Originally posted November, 2011
If you teach GCSE English in this country, John Steinbeck’s Of Mice and Men is the holy grail of engaging in educational pragmatism: teaching a book of unquestionable literary quality that is accessible, meaningful, challenging and examinable for all. That this is the only prose literally hundreds of thousands of young people here will ever know in any depth is both glorious and despairing, but I’m not pursuing that paradox now. Come January 2012, my next examination period, I will no doubt be reading and assessing hundreds of more OMAM responses, and I love it.
Like the other millions who know Steinbeck’s work well, I am a devoted fan, both as reader and teacher. I read most of his work when I was 19 years old: in brief, whilst working on the farm I once spent a few weeks driving a tractor and trailer that collected silage and this entailed long periods of simply waiting my turn to have the latter filled, and in these moments I read Steinbeck’s novels, there in the tractor cab. That said, I do recall exactly where I was when I finished The Grapes of Wrath, my favourite novel of all authors: in the small second bedroom of my cottage. I can’t remember where I was when JFK was shot, or the moon landing, but I do when I read that astonishing ending. And what a colossal work: the storyline, the politics and philosophy, the dialogue, the intercalary chapters with their metaphoric reflections, the biblical prose and the expansive descriptive narrative.
This is by way of introducing and writing briefly about Burning Bright which I have just finished. As I said recently, I thought I had read all of Steinbeck’s work but found this untouched on the shelf. It is problematic as a read in a way his other work isn’t. I chose not to read Steinbeck’s own forward at the beginning, though I did after the first Act, a clue I had missed when I began. The opening descriptive detail is classic Steinbeck, for example in the introduction to Joe Saul,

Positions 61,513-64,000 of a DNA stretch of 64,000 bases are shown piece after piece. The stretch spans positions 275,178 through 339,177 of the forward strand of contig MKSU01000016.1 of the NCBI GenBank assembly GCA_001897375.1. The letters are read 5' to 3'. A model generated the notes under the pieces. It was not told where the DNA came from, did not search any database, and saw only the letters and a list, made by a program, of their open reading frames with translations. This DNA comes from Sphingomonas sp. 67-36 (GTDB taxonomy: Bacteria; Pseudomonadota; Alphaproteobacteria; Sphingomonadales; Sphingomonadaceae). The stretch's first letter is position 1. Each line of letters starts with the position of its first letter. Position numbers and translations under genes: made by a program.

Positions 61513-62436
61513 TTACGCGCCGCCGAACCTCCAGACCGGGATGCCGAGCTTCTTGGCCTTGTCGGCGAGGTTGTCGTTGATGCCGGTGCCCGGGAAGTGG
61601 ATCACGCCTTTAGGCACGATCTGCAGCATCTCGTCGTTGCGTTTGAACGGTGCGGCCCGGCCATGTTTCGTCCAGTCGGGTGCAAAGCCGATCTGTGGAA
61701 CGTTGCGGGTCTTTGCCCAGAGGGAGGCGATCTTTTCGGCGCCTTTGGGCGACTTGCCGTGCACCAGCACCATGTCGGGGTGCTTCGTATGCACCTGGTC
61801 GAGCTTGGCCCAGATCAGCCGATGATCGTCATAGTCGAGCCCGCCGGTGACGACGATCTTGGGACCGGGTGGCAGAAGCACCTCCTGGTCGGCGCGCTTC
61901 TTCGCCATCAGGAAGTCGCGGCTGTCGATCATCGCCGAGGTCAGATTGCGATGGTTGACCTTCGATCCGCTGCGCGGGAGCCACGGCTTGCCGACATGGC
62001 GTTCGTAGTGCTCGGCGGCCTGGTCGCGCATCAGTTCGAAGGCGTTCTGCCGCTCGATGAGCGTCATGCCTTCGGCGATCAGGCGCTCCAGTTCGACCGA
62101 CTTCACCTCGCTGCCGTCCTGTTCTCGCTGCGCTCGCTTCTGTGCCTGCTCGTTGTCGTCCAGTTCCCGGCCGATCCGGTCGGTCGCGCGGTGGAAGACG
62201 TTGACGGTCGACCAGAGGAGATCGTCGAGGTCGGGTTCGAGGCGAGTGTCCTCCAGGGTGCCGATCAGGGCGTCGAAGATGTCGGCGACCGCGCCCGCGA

A lithe and stringy man of middle age, Joe Saul. His jaws muscled against strain and cables down the sides of his neck. His arms were white and blue-veined, with the long chords of clinging and hanging rather than the lumps of lifting. His hands were white, the fingers spatulate, and palms and fingers calloused from the rope and bar.
The setting for Act One is a circus, and the opening detail is typically taut and clear in presenting place and the four main characters: Joe Saul, Friend Ed, Mordeen and Victor. We see immediately the tent where Joe is getting ready to perform and the stubbled field where this and others are pitched. We also see immediately that he is a trapeze artist and Friend Ed is a clown, and so on. Simple and succinct and vivid. It is soon apparent, however, that the dialogue is full of artifice. When Friend Ed enters, he speaks with a knowing that doesn’t ring true, but background detail – Joe’s loss of his wife and partner – is quickly conveyed in the rather heavy opening exchanges.
At this point I sensed the theatricality of the dialogue and turned to the forward where Steinbeck talks about the experimentation of writing this as a ‘play novelette’ and his rationale for doing so – obviously referencing the roots of this in Of Mice and Men – so my instinct was correct though I should have known this anyway, considering myself to know his work well!
And here is an example of the artifice and melodrama in the speech,
Joe Saul stirred. ‘Yes, I know that. But something like a ceremony, something like a golden sacrament, some pearl like a prayer or a red flaring ruby of thanks. Some hard, tangible humility of mine that she can hold in the palm of her hand or wear dangling from a ribbon at her throat.’
The artifice is carried into the structure too, the four Acts taking us with the same characters and situation/plot into wholly different contexts – from circus, to farm, to the sea [on a freighter], and to a hospital room. The central plot twist is also quite evident near the end of Act One, so it is a highly crafted, and visibly so construction. As a tale of love, friendship, self-sacrifice, deceit and human compulsion, it tackles the major literary and real human themes. I think I would find a stage production as inevitably stilted, and because Steinbeck attempts to embrace both prosaic and theatrical genres, it is ultimately – but because it is him – a jack of both and marginal master of each. And perhaps my experimental appropriation of a summation is equally contentious.
So would I recommend it? Of course – it’s Steinbeck! Even with the stylised dialogue and plot projection I found the story compelling, from simply wanting to know how it ended, to being fascinated by the experimentation and wanting to see/read it through. When first published in 1951 [as a companion piece to The Pearl; it was first published as a single volume in 1971] it was, apparently, criticised in reviews both as prose and as a play, though the experimentation was acknowledged more positively, this a little condescending though if I’m honest I suspect I too value it for this creative impulse over its realisation.
I have located a video version of a 1959 stage production of Burning Bright and I am intrigued enough to want to see if I can get this. I wasn’t able to find a picture of my single volume Pan edition, but I do like the two versions I did find, which both focus illustratively on BB rather than The Pearl [the latter of course highly regarded] and it is interesting how those images so clearly ‘sell’ the human relationship drama as soap opera!